"We wanted to get involved because of our relationship with the Bengals and to support Carson's charity work," said Lori Busse Hubbard, marketing director for Gold Star Chili. "Hearing that Carson wanted to create a Cincinnati-themed hole with chili and cornhole, we wanted to make sure the players got a true, authentic taste of our chili."
Gold Star set up a serving station on the 11th hole that featured Cincinnati favorites chili, cheese coneys and cornhole, and the hole instantly became a hit with the golfers. Guests, which included several current and former athletes such as Chiefs defensive end Jared Allen, Baltimore tackle Jonathan Ogden and two of his Ravens teammates, quarterback Kyle Boller and tight end Todd Heap, Patriots linebacker and former Palmer USC teammate Oscar Lua, and former baseball great Rod Carew, enjoyed the opportunity to sample one of Cincinnati's legendary delicacies.
Gold Star franchise owner Marc Rulli and representative Dave Mayerik were on site manning tables set up to distribute the coneys, cans of chili, spice products and other Gold Star retail products.
"We probably served about 100 coneys or more and everybody loved them," Rulli said.
Palmer's representatives contacted Gold Star saying they wanted a taste of Cincinnati at the tournament and wondered if it was possible to get Gold Star there.
"We could have just sent the product but we wanted to make sure it was a true representation of what we do," Rulli said. "The corporate office sent us out there to make sure it got done right. Operationally, it was a home run."
The golfers were grouped as fivesomes - a foursome with one professional. Before the tournament started, Carson and his brother Jordan were playing some practice holes when Rulli noticed the competitiveness between the siblings.
"Jordan had on the knickers and matching hat and also a T-shirt that was making fun of his brother. So the brothers had a rivalry going on between them," Rulli said.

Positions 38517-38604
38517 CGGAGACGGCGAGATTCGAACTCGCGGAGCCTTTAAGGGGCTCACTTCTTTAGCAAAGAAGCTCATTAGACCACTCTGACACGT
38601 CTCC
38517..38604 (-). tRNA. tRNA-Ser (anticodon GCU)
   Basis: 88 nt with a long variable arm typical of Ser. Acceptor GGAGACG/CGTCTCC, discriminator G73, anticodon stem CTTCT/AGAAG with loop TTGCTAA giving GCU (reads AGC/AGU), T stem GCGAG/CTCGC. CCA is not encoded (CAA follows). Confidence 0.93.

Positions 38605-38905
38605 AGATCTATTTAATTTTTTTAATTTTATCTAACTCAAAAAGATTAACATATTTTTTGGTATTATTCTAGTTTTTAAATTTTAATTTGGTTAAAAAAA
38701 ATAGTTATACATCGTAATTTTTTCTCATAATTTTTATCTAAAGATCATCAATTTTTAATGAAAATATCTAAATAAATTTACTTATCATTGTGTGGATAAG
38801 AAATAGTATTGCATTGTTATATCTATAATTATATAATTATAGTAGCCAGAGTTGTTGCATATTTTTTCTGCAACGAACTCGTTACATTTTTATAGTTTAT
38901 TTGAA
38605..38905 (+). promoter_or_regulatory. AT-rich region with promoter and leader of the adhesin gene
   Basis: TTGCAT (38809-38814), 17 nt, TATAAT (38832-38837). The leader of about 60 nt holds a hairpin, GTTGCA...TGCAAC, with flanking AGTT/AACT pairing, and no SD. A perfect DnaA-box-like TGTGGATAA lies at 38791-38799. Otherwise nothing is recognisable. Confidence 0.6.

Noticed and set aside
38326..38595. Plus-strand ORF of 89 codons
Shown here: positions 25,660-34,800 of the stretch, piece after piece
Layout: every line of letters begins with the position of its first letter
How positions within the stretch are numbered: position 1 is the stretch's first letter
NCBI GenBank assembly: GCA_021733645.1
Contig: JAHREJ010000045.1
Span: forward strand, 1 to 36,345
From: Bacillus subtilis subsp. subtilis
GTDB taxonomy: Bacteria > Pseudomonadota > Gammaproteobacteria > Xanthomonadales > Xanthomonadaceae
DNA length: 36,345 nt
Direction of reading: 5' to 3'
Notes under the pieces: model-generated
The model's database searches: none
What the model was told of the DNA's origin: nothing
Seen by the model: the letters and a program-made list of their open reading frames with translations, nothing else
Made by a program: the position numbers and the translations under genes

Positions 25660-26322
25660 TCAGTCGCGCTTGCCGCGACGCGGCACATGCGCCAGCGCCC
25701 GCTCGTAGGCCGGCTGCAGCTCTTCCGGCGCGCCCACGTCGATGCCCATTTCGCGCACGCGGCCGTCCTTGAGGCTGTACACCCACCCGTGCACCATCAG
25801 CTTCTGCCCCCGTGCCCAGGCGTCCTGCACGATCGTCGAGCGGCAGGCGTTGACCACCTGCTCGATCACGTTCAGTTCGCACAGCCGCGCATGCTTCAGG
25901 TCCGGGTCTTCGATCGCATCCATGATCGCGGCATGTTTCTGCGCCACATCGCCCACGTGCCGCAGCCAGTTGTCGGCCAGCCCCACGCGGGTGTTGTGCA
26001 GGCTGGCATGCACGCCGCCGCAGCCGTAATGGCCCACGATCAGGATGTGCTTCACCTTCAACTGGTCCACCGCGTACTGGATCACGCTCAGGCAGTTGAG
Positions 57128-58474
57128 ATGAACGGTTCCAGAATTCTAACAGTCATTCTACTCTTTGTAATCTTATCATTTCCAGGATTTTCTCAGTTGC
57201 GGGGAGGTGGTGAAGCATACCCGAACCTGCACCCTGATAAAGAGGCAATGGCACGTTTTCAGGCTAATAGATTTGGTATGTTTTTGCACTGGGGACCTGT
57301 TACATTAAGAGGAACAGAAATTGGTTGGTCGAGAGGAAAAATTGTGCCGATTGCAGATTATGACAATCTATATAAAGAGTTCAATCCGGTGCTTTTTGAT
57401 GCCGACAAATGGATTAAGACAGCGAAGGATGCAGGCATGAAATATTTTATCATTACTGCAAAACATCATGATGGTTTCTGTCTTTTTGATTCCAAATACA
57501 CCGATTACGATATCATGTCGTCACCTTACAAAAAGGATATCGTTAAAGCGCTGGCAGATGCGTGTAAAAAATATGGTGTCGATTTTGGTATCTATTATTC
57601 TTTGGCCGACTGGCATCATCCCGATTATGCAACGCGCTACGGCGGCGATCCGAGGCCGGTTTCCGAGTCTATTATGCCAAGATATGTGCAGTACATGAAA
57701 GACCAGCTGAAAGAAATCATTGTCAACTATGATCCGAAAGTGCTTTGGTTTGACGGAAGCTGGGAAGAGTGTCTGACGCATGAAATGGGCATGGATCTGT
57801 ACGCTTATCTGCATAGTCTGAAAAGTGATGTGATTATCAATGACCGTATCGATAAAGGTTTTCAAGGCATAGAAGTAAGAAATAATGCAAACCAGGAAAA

So which one was better?
"They were both killing the ball; it was fantastic to watch," Rulli said. "Actually everybody in the group hit the ball well. At one point Jordan said, 'Do you want to see my Happy Gilmore?' like when Happy runs up and hits the ball. He did it and I've never seen a golf ball go that far in my life. I actually videotaped it. It was unbelievable."
Rulli also recalled a conversation he heard between Carson and Jordan, who were talking about Cincinnati-style chili.
"Jordan asked Carson if Gold Star is a competitor of that other Cincinnati chili," Rulli said. "Carson interrupted him and said, 'Gold Star is a lot better.' He made it very clear on that."
The tournament, which drew 150 golfers to the Monarch Beach Golf Links, benefited Hillview Acres Children's Home, a residential facility that treats abused and neglected children, ages 6-18. Palmer and his wife, Shaelyn, opened the Carson and Shaelyn Palmer Cottage at the facility last year as part of an ongoing effort to rebuild the campus of Hillview.
"I spent about 30 minutes with Carson," Rulli said. "He's a genuine guy who cares about his charity. He was very thankful for the people that helped him with that golf outing. It was a great opportunity for Gold Star Chili, Carson Palmer and the Cincinnati Bengals to continue the relationship."